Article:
Friday, 22nd August 2014

How not to attract tourists


Privacy Policy

Dealing with cabbies at the Tribhuvan International Airport is a nightmarish experience for foreign visitors, who come to Nepal for different purposes, including trekking, mountaineering, whitewater rafting, sightseeing, cultural tours, paragliding, heli-skiing and more. It appears that these people are there only to make a fast buck from the guests, not to welcome the travellers.

In their desperate bid to earn at the expense of travellers, taxi drivers do not care about anything, including first impressions about Nepal they will leave behind in the mind of visitors. Worst still, law enforcement does not seem that bothered about harassment facing tourists, who we consider as gods and who have heard a lot about Nepal’s ever-smiling people, their good nature and once-in-a-lifetime experience that the country offers. This leads people to suspect if something fishy is going on at the cost of national image.

Indeed, first impressions last forever. And this is not the kind of impression that we want to leave behind in the tourists’ mind, for we have the slogan Naturally Nepal, Once is Not Enough. After facing this kind of harassment, will tourists want to visit this exotic land of diverse natural heritages, nationalities, jatras, ancient architectural heritages, the Everest and other majestic peaks, and the birthplace of Gautam Buddha, Krakkuchhanda Buddha and Kanakmuni Buddha time and time again? Will the very first bitter experience not kill the thrill of their Nepal visit?

If the government and other stakeholders are indeed serious about attracting foreign visitors, they must do everything to make the arrival at the TIA a memorable experience.

At a time when the United Nations World Tourism Organisation has estimated the number of Chinese tourists to reach 100 million by the end of 2015, our activities do not seem geared towards attracting even a fraction of this crowd in our wonderland. On the contrary, we seem to be killing the industry with our self-decimating games.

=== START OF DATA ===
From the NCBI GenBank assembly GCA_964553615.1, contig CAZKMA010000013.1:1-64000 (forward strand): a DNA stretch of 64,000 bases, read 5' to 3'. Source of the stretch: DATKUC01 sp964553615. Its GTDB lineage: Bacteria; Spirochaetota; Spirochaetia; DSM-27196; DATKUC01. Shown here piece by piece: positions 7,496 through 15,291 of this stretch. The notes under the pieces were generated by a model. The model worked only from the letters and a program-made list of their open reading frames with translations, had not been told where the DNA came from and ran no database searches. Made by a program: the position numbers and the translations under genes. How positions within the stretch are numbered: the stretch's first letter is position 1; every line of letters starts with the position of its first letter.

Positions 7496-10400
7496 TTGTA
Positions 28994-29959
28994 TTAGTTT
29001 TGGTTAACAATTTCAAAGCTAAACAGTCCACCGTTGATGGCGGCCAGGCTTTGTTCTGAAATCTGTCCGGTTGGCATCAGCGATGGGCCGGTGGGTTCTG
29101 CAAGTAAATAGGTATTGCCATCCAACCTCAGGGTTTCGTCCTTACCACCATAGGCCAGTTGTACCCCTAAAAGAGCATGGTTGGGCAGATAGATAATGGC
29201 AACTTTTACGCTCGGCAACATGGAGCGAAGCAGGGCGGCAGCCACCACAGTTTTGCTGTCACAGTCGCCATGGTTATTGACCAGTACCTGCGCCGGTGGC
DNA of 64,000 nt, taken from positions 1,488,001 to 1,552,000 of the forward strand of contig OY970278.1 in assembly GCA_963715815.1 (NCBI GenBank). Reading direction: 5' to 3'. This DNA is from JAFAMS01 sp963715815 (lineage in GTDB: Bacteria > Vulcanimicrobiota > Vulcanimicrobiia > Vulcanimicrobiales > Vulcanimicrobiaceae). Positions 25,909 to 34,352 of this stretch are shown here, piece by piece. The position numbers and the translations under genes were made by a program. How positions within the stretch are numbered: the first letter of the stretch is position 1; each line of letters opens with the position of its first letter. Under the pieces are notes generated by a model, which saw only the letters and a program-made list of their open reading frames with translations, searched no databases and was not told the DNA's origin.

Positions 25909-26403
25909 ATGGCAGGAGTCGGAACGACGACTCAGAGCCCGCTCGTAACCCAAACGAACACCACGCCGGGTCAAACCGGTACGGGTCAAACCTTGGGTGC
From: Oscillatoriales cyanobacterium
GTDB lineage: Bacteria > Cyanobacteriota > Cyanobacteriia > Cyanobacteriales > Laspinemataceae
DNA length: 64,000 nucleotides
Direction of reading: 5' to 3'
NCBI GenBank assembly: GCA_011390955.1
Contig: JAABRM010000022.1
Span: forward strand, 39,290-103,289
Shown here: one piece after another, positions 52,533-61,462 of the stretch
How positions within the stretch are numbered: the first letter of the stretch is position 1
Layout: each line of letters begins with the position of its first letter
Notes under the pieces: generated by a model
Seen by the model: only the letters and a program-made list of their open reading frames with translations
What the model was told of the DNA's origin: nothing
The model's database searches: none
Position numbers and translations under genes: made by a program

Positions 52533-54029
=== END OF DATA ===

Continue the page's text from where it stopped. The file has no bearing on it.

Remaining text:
Let us take, for example, the April 18 Everest avalanche and the protest against corruption at the Nepal Tourism Board.

With the avalanche killing more than a dozen experienced high-altitude Sherpas and many teams cancelling their Everest expeditions in its wake, the country has suffered a huge loss this mountaineering season. In the aftermath of the disaster, the government seemed utterly incapable in minimising the impact of the tragedy in the country’s tourism industry. This is an utterly uninspiring story for tourists, who have seen countries like Switzerland making huge money out of their mountains.

Worst still, instead of working to minimise the impact of the Everest tragedy, tour operators launched a protest seeking the resignation of a senior Nepal Tourism Board official for his alleged involvement in corruption. This protest could not have come at a worse time. One way or the other, we played at the hands of those interests that probably wanted expeditions diverted from Nepal at the peak of its mountaineering season.

The tour operators, the NTB and the Tourism Ministry should have sorted out the matter through talks instead of engaging in blame-game. Self-defeating activities like this will obliterate the tourism industry of Nepal, perched between two major tourist attractions -- China and India.

Let’s hope problems at the NTB come to an end soon, the tourism body starts doing what it is supposed to do – promote tourism and not corruption – and Nepal Airlines Corporation procures planes that fly.  

No doubt, our guests deserve better than fleecing cabbies, a dysfunctional NTB, a perennially grounded NAC and private tour operators, who, through their protests, appeal tourists not to visit Nepal, however sacred their cause may be.  

(Gautam is a freelance journalist.)


Facebook

Twitter

Google Plus

YouTube